Intensive livestock farming provides more food, but increases the risk of the next pandemic

As the climate changes and the world’s population increases, more and more efficient food must be produced. Meat is often looked to for its nutrients and the potential to rapidly intensify this sector. However, this has several drawbacks, says a new analysis published in the scientific journal science progress.

Global warming is putting food security under pressure, forcing countries to produce food more efficiently. To meet current and future needs, the agricultural industry proposes “intensification”: more use of machinery, hormones and antibiotics, while increasing production.

In the short term, such an approach may have benefits, such as reduced deforestation, but the long-term risks will actually increase, according to a new analysis published in the journal science progress. Researcher Matthew Hayek points out, among other things, an increased risk of increasing epidemics as a result of zoonotic diseases, and diseases transmitted by animals.


The solution to the food problem often cited by the agricultural sector aims to increase meat production through a more efficient use of resources, which then leads to intensive livestock farming. Because animals are kept in confined spaces, this increases the risk of spreading zoonotic diseases such as bird flu.

“As long as global consumption of meat continues to rise, it is likely that both climate change and epidemics will continue to increase.”

“As long as global consumption of meat continues to rise, it is likely that climate change – from deforestation and methane emissions – and epidemics will continue to increase,” said Matthew Hayek, a study co-author at New York University. He studied more than a hundred articles dealing with the effects of intensified livestock farming on the environment and on zoonoses.

It concludes that short-term intensification can reduce the need for animal feed and land use. Animals do not need to move around and therefore gain weight faster if they are placed in intensive facilities, rather than being left roaming and grazing in the open ground. In the short term, this method of meat production has benefits: it can reduce deforestation, preserve wildlife habitat and provide a barrier against diseases transmitted from those wild animals.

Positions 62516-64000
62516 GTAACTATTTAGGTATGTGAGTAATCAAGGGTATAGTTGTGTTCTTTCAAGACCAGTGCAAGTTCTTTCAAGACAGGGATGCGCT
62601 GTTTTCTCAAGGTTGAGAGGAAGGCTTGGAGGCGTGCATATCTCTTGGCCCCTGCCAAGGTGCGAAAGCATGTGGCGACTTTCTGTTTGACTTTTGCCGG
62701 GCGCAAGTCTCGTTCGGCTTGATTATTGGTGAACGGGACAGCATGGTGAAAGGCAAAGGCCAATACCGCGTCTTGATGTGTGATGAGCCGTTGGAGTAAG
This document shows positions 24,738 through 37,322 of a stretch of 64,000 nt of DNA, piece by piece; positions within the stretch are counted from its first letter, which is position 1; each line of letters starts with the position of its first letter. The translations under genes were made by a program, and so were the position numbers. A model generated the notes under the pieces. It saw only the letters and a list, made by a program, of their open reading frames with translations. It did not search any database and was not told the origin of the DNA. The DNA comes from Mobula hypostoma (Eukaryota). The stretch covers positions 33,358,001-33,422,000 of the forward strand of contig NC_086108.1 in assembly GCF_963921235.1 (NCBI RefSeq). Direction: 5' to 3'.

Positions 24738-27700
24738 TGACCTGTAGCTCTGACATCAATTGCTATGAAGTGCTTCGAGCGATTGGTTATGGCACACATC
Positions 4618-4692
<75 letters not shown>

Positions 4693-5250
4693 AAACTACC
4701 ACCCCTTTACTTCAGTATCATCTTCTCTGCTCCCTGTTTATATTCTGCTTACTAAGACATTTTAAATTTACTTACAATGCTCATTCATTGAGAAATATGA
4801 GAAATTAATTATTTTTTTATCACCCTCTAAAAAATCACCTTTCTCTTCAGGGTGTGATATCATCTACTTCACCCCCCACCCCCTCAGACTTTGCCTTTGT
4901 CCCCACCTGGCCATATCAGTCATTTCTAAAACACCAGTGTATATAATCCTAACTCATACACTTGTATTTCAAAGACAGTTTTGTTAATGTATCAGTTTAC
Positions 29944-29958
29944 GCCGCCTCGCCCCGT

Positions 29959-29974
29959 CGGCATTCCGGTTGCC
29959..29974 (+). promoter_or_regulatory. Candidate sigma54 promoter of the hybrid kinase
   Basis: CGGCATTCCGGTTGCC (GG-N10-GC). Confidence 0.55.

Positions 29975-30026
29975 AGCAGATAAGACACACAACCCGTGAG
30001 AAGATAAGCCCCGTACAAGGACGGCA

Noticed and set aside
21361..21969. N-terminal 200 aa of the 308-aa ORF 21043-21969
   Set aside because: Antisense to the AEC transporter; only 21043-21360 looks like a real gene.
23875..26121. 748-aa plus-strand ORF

On the other hand, condensation means a higher chance of contracting diseases for animals that live close to each other.

pigs and chickens

“This method of animal husbandry, which is used mostly for pigs and chickens, allows diseases to spread and mutate rapidly among many thousands of animals in a single facility,” explains Hayek.

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Furthermore, the research reveals that raising chickens requires three times more antibiotics and 170 times more animals to produce the same amount of meat as raising livestock, which increases the risk of diseases such as bird flu (bird flu) and the development of antibiotic-resistant bacteria. .

Policy can help accelerate the shift to plant-based options by making plant-based options more accessible, affordable and attractive.

Hayek argues that shifting meat consumption from beef to chicken could benefit the climate, but pose the risk of the “rapid spread of epidemic diseases.”


In this way, according to him, the consumption of meat creates a “trap”: on the one hand, something can be said to enhance the free range of animals, but then the habitats of wild animals should give way more, on the other hand. On the other hand, the intensive confinement of animals in a limited space as a result, there is a greater risk of disease.

“To prevent both climate change and costly epidemics at the same time, we need to rapidly reduce meat consumption, protect forests and improve farm animal health. Policy can help accelerate the shift to plant-based choices by transforming our food landscape and making plant-based choices more accessible. , affordable and attractive,” Hayek concludes.

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